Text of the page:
Osian's-Cinefan Film Festival begins today
The 9th Osian's-Cinefan Festival will not only screen several Arab films but will also pay a tribute to Japan's master filmmaker Kenzi Mizoguchi, writes Arnab Banerjee.Updated: Jul 23, 2007 19:36 IST
One of Asia’s leading film festivals Osian’s-Cinefan is back. Having grown with some minor and major hiccups all these eight years of their existence, the film festival has managed to attract cinema lovers from far and wide.
This year too, the number of films, which has grown from less than 120 films last year to 140 films this year, promises to showcase a wide cross section of films devoted principally to the concerns of the Asia and the Arab world.
Established in 1999 in New Delhi in July every year, the Festival enjoys an international reputation for the quality of films screened over nine days complemented by panel discussions, one major seminar, an Auction of Popular Culture and Film Memorabilia along with a number of exhibitions, the Talent Campus for budding young filmmakers from South Asia, and the presence and participation of film professionals from all over the world and all over India.
A Lifetime Achievement Award for distinguished contribution to writing on cinema is presented – perhaps the only Festival in the world that recognises the role of the scriptwriter and the critic in the creation and the promotion of films.
<b1>The fact that there are some renowned filmmakers and critics, not to mention editors and senior journalists from some of the best known film magazines of Europe and the USA, proves how important the festival is beginning to make its presence in the international arena.
“We want to create an artistic cultural discipline which can initiate dialogues in some form that could further enhance the socio-cultural and political ethos of our part of the world,” said Neville Tuli, Chairman Osian at the press conference in the Capital.
“The concerns and issues that plague Asia are quite similar in nature and are different from the concerns of the advanced American and European societies and we need to get together and address these issues.”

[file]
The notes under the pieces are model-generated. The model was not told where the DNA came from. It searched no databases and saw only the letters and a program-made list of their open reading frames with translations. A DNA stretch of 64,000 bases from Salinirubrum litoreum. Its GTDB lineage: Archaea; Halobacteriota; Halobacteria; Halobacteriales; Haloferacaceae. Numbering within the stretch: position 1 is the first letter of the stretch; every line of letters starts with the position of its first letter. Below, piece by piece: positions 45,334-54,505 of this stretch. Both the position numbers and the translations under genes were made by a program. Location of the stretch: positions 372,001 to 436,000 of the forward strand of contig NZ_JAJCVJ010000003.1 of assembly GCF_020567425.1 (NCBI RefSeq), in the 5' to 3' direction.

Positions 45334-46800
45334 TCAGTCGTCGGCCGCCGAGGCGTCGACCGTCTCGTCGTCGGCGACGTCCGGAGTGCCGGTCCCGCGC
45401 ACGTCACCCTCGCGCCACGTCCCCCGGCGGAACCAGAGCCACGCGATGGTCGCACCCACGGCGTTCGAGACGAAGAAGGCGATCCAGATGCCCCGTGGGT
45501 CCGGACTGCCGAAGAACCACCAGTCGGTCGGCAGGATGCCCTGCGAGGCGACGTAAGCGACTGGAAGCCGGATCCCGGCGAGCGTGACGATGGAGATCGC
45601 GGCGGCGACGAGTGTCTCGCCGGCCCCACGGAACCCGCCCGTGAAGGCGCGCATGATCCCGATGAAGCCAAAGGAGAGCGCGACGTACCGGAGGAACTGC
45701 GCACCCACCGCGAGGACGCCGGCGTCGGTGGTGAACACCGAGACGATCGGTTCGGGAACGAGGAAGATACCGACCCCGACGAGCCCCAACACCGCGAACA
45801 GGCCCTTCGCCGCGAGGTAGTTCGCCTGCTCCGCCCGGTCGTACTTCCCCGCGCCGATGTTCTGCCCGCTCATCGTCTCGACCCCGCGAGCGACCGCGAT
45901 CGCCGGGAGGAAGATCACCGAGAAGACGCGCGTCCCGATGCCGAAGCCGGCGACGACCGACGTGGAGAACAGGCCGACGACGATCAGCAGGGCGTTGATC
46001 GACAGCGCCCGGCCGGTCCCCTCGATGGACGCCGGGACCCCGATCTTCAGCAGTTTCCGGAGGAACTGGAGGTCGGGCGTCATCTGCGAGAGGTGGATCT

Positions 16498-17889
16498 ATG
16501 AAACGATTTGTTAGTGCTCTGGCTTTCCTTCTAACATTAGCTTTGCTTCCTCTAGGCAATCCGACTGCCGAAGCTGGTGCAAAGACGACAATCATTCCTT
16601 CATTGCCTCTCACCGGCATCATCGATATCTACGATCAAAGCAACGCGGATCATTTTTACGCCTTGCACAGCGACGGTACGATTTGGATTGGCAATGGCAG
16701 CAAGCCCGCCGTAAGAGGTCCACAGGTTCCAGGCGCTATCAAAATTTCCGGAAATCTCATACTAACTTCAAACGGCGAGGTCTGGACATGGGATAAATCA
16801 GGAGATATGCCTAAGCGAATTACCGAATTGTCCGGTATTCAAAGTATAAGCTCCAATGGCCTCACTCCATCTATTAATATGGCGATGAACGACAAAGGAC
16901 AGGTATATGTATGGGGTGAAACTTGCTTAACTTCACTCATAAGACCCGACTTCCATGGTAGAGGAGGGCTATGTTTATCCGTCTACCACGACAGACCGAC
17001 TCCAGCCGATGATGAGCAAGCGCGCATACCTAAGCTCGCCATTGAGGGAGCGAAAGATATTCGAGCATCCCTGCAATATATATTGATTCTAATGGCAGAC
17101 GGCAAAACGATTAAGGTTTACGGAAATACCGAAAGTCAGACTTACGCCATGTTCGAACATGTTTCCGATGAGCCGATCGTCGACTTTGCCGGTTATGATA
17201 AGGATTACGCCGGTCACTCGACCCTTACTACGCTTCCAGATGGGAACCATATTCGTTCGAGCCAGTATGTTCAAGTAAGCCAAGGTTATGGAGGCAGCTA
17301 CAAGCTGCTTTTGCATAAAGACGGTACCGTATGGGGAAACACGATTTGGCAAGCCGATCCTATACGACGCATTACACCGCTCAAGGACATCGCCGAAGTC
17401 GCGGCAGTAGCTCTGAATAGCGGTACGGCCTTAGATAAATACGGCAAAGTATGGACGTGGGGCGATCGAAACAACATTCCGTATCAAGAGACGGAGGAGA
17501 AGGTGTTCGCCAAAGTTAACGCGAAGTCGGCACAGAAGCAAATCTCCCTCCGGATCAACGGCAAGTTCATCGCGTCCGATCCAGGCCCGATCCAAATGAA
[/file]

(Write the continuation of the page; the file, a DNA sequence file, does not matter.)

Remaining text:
Tuli also rued the fact that there isn’t any “cinematic culture” in the country. “We have great love for cinema, we have the passion, understanding and knowledge that is required for the whole process to evolve but do we also have the infrastructure?”. Obviously public participation is far from enough and there needs to be a lot more that needs to be done to improve infrastructure.
Fortunately for him, this year one of the great giants PVR Cinemas, the first multiplex in the country, has come forward to tie up with Osian’s and will be screening films at a subsidized rate of Rs 50/ only. One could see watch films at The Siri Fort Auditorium for a mere Rs 20/-.
To synergise art, culture and trade an amalgamation of various cultural activities ahev also been planned. This year there will be a focus on Japan with a tribute to Kenji Mizoguchi. A benshi performance and a number of contemporary Japanese and Samurai films will also be screened, as also some Japanese poster designs of World cirnma.
“When everybody comes up to me and says that our festival is unique in many ways,” said the Director Cinefan Aruna Vasudeva, “I am sure one of the reasons they are referring to is the IBM2, a parallel and complementary event established in 2005, and includes this year, the fourth edition of Talent Campus India in collaboration with the Berlin International Film Festival, ABC Series IV - an Art, Book and Cinema Auction, Exhibitions on the following subjects: Japanese Dolls, Samurai Armour and Helmets, Film Posters and Hollywood Memorabilia, and Commemorating 1857 – India’s First War of Independence, Lectures, Panel Discussions and organized Q&A sessions on various subjects."
Three competition sections – Asian & Arab Cinema, First Films from Asia, Indian Cinema - are judged by international juries and cash prizes awarded. Fipresci gives its own award as well. The regular sections are Cross-Cultural Encounters, Frescoes of Asian and Arab films, Indian Mosaic for the best of the previous year’s productions.
This year the Festival with the tagline Recreating Cinematic Culture will focus on Japan with a tribute to Kenji Mizoguchi. A number of samurai films will be accompanied by the largest ever exhibition of Samurai Armour and Helmets, and on Japanese Dolls, all from the Osian’s Archive.
<b3>The Silhouettes section will consist of films with women as central characters in an oblique reference to Mizoguchi’s predilection for highlighting the situation of women in Japanese society in his time.
Commemorating the 150th anniversary of India’s First War of Independence in 1857 will be a section of films that describe the struggle for freedom in Asia and the Arab world.
A tribute to the technique of cinema in a new section called Film Craft will be paid, where, this year, the festival acknowledges the place of the cinematographer.
The Festival is organized by Osian’s Connoisseurs of Art, India’s pioneering arts institution and auction house established in 2000, to create a merit-oriented and financially independent cultural infrastructure. This year it will take place from 20 to 29 July, 2007 in seven theatres in New Delhi. The opening film will be Raami, an Iran-Azerbaijan co production, and the closing film is the Egyptian award winning film, Cut And Paste.